This is no surprise: we knew this all along. Cultures of display and cultures of commodification, feed on one another. The genre of still life, so brilliantly analysed by Norman Bryson in his book Looking at the Overlooked, validates, gives value to, things which may not have much intrinsic value. The fewer the objects contained within the still life the more attention they gain, the more value they accrue. Consider the current cult for arranging pots within tableaux, on stands or shelves: is this more than a way of trying to circumvent the problem of pots being dispersed, of value dissipating? Isn’t this return to ceramic still life what a recent art historian has described: ‘The artfulness of a museum display can produce an intensified aesthetisation: careful spacing and lights isolate the work of art for the sake of more concentrated contemplation.’

This model for approaching the display and exhibition of objects has been the subject for long and fierce debate. It is now 25 years since Brian O’Dohery published his classic series of articles ‘Inside the White Cube’, analyzing the synergy that has grown between the display of art in the seemingly neytral modernist gallery spaces that he called ‘white cubes’ and that of art itself. He pointed out that this kind of display had become almost mandatory; ‘An image comes to mind of a white, ideal space that, more than any single picture, may be the archetypal image of 20th century art.’ In this kind of environment there arises a particular quality of attentiveness, so that even ‘the firehose in a modern museum looks not like a firehose but an aesthetic conundrum.’

What Geertsen does is to take the attentiveness and apply it to his particular pieces. They are conundrums. Part of this is their structure. He is clear about this: ‘My objects are simple geometrical elements put together in staggered split levels, like rhythmic, spatial symbols containing traces of our everyday functional objects…’ Their rhythmic quality is crucial. When you see them-see into them or through them- you are conscious of the repetition of elements. They bring to mind John Dewey, the American Pragmatist philosopher whose book Art as Experience tackled the question of how the process of making art defined its outcomes. Dewey suggested that there is a basic rhythm which he compared to the alternate flight and perching of a bird, to a gathering in of energy and then a releasing of it: ‘Art, in its forms, unites the very same relation of doing and undergoing, outgoing and incoming energy, that makes an experience to be an experience…The act of producing that is directed by intent to produce something that is enjoyed in the immediate experience of perceiving, has qualities that spontaneous or uncontrolled activity does not have. The artist embodies in himself the attitude of the perceiver while he works.’ Dewey goes on to suggest that ‘Without an act of recreation the object is not perceived as a work of art.’ In Geertsen’s ceramics this is abundantly clear: there is that relation of ‘doing and undergoing’ of ‘gathering in of energy and then a releasing of it’ that Dewey finds in art works. Moreover we can feel the process of making, breaking and reassembling that goes into the works.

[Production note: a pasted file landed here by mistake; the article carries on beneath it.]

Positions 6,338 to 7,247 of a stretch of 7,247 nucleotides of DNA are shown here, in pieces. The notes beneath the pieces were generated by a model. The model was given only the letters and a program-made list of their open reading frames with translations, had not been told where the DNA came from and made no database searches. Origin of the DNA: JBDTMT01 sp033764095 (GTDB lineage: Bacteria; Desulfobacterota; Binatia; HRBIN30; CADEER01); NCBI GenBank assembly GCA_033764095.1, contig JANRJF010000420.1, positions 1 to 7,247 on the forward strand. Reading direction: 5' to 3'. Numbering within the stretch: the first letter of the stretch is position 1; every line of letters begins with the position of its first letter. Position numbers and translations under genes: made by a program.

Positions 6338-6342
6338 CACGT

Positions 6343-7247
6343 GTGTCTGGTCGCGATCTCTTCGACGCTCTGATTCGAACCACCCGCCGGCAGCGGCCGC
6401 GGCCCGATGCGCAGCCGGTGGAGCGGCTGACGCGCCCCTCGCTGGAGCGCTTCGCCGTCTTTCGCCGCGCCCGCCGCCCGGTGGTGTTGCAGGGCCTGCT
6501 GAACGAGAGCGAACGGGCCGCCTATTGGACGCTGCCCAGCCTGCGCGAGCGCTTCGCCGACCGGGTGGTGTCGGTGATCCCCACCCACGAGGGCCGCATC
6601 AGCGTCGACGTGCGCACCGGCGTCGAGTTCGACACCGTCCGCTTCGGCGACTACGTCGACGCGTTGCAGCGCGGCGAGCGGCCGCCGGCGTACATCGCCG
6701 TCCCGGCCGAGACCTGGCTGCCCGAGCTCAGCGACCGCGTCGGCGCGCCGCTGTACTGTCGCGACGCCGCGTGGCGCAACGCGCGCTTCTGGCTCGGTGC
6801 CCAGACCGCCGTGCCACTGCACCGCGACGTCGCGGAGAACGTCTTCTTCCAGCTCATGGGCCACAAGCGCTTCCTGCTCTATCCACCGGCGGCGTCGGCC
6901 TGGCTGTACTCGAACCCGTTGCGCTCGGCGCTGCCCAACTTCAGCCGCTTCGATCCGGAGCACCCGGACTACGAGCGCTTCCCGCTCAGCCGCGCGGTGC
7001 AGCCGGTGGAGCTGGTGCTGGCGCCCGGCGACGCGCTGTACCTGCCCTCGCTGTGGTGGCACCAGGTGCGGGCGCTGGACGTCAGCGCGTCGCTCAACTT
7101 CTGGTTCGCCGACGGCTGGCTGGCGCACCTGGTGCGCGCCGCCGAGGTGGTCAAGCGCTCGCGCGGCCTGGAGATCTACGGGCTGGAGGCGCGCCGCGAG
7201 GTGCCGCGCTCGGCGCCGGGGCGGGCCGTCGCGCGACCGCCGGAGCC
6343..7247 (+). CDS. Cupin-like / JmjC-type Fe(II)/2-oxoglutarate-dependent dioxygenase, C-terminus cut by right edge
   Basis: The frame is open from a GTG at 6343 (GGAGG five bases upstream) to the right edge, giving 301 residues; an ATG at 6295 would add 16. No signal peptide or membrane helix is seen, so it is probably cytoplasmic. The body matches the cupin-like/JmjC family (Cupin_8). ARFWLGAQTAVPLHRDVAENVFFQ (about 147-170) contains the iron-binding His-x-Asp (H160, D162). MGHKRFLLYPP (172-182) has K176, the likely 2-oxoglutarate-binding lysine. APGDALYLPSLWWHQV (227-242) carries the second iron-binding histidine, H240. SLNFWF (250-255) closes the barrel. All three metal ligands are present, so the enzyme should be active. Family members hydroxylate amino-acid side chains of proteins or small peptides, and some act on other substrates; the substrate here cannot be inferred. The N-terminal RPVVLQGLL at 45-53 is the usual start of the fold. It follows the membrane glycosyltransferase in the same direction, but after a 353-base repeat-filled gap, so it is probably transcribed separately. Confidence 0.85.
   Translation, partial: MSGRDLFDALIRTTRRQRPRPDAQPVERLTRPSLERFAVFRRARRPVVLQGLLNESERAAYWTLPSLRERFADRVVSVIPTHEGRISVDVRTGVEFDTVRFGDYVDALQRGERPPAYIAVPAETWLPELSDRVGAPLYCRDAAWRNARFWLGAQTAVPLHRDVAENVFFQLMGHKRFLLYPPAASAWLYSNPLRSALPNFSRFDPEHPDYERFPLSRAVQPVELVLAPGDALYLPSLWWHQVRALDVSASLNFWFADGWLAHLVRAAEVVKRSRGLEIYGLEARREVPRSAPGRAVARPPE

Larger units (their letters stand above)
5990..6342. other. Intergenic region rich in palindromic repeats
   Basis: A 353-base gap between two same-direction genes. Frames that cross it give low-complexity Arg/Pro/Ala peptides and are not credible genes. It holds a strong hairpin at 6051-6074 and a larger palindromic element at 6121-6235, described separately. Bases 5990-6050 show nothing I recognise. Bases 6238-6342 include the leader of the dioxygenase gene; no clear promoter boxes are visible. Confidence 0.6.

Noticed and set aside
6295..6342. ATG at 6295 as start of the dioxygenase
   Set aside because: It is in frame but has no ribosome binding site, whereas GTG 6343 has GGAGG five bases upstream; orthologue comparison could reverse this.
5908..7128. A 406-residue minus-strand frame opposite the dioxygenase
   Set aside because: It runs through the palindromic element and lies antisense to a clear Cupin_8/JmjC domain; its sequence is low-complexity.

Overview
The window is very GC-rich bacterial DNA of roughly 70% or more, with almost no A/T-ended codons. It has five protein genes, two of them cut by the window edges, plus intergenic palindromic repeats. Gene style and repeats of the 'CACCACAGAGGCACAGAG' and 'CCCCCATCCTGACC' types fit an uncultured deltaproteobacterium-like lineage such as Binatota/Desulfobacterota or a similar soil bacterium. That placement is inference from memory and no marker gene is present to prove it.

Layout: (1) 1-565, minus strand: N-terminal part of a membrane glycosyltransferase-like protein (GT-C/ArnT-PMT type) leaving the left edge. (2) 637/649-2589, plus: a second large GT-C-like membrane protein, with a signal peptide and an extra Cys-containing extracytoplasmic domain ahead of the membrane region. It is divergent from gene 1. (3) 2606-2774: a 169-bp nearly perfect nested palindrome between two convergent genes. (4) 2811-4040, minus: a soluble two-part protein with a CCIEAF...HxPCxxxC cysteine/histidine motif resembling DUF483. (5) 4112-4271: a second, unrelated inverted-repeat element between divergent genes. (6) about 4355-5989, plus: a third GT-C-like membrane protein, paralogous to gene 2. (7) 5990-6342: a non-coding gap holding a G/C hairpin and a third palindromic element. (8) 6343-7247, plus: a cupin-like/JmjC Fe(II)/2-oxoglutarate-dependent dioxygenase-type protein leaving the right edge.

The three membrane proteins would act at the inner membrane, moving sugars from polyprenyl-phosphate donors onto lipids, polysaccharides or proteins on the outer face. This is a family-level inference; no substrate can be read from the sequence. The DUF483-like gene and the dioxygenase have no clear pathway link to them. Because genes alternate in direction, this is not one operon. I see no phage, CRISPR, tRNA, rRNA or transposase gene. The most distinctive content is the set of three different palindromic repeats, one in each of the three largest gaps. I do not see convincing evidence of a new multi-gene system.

Geertsen is considerably less interested in prettiness in his assemblages than many of his peers. He has written that ‘in my freestyle ceramic pieces, what interests me is the place where functional pieces and sculpture meet. In their studies of basic shapes, my objects make reference to classical ceramics, but in form and color so that it challenges both space and the viewer. I believe that ceramics, both functional objects and one-offs, have a function as contemporary statements. They are pictures of our social conventions, our way of life, and our rituals in a given epoch.’ At their best Geertsen’s ceramics throw back to us the challenge to consider how we approach ceramics and how we display them. They give us a fresh and invigorating sense of how the still life can come out of the picture plane and into three dimensions. They make us look up. And as in the very best flea-markets, they surprise us.​